Pro-WikiLeaks Group May Attack U.S. Senate Website Next

By Alexis C. Madrigal

After hitting Paypal, Mastercard, and Visa, pro-WikiLeaks forces may hit the United States Senate website with a denial-of-service attack next.

According to a poll set up by the ad-hoc group, Operation Payback, the Senate could be their next target. It leads voting ahead of Re-attacking Mastercard, Re-attacking Visa, Sarah Palin's website, and Authorize.net. Out of a total of 1179 votes cast (as of 5:22 pm), 445 of them went to attacking the Senate website.

This iteration of Operation Payback formed in response to companies like PayPal, Visa, and Mastercard cutting off WikiLeaks from their services. It is composed of members associated through the loose network of people known as Anonymous, which specializes in denial-of-service attacks, among other general mischief. For more on how the group organizes itself, The Economist has a great piece called, "The 24-Hour Athenian Democracy."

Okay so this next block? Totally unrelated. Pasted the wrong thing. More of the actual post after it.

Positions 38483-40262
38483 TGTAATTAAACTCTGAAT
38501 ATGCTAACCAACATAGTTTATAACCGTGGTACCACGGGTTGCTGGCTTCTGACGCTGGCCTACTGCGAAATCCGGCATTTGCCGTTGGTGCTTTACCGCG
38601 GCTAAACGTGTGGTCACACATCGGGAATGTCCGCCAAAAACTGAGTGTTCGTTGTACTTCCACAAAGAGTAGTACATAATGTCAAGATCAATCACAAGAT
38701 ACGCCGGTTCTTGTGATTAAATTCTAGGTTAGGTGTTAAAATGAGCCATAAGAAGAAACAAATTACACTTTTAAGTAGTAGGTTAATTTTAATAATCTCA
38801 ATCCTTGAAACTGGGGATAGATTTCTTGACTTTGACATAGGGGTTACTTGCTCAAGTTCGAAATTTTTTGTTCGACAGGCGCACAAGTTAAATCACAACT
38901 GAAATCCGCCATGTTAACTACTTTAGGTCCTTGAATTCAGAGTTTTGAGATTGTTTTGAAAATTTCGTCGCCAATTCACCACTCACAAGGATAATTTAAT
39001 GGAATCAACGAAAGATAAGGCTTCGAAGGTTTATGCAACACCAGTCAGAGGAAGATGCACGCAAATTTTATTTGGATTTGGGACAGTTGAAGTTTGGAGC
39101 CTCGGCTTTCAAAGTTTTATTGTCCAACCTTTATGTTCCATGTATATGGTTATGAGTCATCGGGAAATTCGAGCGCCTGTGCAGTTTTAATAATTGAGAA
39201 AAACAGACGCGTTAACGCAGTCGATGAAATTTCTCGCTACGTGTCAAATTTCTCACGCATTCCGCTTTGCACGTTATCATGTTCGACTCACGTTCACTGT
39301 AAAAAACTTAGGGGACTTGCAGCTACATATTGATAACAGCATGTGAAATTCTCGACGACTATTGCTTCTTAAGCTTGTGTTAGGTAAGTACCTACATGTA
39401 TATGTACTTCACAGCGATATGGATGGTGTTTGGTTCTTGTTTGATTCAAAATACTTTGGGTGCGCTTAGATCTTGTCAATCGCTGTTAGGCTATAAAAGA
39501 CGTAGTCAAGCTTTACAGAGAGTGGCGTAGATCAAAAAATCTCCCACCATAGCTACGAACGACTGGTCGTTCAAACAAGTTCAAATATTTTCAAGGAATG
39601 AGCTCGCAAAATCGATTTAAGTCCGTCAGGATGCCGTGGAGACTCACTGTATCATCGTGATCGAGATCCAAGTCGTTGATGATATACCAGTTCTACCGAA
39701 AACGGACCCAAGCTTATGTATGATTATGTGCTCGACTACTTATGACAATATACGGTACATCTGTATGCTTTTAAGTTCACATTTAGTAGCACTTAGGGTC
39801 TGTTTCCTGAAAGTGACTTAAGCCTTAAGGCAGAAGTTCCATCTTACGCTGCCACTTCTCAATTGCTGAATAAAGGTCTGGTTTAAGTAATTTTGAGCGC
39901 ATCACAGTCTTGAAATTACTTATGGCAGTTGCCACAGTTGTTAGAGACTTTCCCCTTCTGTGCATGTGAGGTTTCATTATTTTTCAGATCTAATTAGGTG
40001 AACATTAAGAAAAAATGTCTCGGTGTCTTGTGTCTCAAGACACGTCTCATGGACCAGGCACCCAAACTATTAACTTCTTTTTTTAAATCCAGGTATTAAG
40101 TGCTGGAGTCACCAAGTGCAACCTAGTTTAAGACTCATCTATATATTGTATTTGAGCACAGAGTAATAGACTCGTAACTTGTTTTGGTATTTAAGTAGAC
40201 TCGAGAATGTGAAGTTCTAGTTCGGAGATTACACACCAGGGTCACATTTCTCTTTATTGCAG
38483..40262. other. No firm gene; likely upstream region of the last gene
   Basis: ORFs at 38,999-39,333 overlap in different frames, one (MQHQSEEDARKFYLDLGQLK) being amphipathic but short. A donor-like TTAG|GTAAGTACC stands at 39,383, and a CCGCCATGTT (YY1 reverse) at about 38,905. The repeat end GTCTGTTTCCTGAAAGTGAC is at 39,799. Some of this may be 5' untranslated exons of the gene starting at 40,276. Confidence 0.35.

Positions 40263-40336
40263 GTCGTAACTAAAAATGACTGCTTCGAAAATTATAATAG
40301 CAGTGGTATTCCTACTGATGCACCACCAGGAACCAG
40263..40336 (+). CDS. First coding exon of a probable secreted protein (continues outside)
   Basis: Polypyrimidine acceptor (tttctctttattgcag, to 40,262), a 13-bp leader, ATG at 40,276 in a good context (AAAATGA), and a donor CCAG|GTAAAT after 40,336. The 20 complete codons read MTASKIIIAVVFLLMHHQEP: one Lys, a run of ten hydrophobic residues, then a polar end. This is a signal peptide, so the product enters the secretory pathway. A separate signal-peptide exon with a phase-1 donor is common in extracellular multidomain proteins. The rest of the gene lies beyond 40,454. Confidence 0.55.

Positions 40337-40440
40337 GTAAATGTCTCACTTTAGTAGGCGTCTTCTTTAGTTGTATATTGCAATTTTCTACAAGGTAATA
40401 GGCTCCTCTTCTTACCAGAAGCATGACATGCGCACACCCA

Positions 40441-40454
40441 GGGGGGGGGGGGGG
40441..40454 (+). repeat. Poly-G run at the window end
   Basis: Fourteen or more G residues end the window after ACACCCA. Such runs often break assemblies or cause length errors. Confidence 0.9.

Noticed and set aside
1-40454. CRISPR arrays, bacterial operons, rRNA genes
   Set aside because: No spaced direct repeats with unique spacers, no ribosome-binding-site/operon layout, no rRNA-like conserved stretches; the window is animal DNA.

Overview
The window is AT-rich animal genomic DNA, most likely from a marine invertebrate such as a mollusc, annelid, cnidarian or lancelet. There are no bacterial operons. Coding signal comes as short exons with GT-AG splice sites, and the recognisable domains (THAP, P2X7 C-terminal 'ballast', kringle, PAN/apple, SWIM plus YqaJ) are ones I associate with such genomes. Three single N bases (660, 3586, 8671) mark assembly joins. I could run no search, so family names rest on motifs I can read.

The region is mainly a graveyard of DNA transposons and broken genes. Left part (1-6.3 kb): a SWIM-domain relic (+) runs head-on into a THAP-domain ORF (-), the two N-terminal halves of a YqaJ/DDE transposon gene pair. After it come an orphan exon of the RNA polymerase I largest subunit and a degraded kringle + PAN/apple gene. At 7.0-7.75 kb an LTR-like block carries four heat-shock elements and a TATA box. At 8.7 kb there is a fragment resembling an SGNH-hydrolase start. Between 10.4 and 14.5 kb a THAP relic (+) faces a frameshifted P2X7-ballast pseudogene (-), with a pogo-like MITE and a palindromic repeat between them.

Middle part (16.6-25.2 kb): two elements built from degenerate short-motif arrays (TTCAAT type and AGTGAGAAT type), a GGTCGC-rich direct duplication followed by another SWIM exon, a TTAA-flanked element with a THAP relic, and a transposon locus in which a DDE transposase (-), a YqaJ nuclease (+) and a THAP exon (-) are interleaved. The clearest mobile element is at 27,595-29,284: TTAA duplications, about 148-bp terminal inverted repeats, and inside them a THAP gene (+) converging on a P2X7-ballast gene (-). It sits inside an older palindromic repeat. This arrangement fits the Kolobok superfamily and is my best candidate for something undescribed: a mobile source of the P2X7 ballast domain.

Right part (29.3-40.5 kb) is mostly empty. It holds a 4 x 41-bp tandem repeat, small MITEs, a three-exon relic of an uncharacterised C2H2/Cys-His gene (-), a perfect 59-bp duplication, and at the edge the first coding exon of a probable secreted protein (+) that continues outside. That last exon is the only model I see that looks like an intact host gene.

It's important to remember that these denial-of-service swarms are not attacks or "hacks" in the sense that they break or break into the computers running a website. Rather, they clog up the pipes leading to the website so that others can't access it. In that sense, they are non-destructive attack. Perhaps the best off-line analog is picketing, although obviously it's hard to do a one-to-one mapping of the digital onto the real.

At least one Dutch teenager has been arrested in recent days in connection with Anonymous' activities.

And for clarity's sake we should also note that Anonymous is not affiliated with WikiLeaks in any way. The latter organization issued a statement neither condoning nor condemning the attacks.

This article available online at:

http://www.theatlantic.com/technology/archive/2010/12/pro-wikileaks-group-may-attack-us-senate-website-next/67808/